One of the top answers is: "Because of Digital Rights Management (DRM)..."
It's not scientific by any means, but I hope Brian O'Leary and others who are doing scientific work on piracy in the publishing industry might add this angle to their analysis.
That is: asking the pirates why they pirate.
And here is Cliff Harris' "Talking to Pirates" page, in which, on the subject of DRM, he writes:
People don't like DRM, we knew that, but the extent to which DRM is turning away people who have no other complaints is possibly misunderstood. If you wanted to change ONE thing to get more pirates to buy games, scrapping DRM is it. These gamers are the low hanging fruit of this whole debate.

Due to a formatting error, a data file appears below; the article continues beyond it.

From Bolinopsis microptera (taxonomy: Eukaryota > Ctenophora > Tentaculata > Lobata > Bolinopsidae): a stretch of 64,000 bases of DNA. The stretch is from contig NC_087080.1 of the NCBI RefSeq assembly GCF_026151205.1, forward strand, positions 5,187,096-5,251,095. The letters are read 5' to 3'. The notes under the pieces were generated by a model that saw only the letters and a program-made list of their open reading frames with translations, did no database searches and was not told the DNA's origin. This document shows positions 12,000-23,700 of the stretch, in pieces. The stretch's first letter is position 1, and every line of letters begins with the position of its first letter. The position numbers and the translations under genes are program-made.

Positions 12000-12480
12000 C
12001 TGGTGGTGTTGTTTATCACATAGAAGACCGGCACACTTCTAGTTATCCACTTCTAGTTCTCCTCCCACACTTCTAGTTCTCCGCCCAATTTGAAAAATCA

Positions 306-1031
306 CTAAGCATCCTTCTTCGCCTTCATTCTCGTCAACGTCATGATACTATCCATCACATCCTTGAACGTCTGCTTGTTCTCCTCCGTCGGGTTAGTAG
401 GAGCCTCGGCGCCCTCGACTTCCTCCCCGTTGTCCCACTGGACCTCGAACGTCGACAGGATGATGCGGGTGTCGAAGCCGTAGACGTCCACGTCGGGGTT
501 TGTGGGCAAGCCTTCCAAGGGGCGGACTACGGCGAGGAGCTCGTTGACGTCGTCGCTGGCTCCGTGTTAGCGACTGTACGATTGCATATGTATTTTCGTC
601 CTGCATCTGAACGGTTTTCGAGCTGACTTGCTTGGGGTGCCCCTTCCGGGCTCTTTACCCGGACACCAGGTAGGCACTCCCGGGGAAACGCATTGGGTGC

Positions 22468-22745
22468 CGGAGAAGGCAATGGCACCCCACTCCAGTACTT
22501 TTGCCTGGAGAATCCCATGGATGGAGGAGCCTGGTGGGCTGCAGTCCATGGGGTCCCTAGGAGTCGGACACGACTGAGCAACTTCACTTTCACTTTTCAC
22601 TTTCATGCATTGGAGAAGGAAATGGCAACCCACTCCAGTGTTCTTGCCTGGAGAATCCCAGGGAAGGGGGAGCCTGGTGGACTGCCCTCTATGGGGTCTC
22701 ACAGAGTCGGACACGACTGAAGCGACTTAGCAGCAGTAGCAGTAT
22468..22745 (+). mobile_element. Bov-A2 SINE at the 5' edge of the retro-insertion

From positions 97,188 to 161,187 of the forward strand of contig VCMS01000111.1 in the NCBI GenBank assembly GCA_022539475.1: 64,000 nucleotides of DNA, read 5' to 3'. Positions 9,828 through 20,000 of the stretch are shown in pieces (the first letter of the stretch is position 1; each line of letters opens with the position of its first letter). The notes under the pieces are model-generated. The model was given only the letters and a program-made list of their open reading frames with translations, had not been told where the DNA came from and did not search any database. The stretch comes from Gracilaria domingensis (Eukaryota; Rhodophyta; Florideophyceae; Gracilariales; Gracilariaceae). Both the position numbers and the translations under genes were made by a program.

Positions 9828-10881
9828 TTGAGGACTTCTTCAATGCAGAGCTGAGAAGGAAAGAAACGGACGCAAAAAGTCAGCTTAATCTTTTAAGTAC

Note that his findings regarding pricing are also interesting: he dropped his prices, and is still selling the same number of games, just making half as much money.
In any case, the publishing industry, about to start tilting at the windmills of pirates in earnest, would do well to study DRM's successes and failures elsewhere, and I hope that they make their decisions based on facts and data about what is best for the business, rather based on moral abstractions and vendor pressure.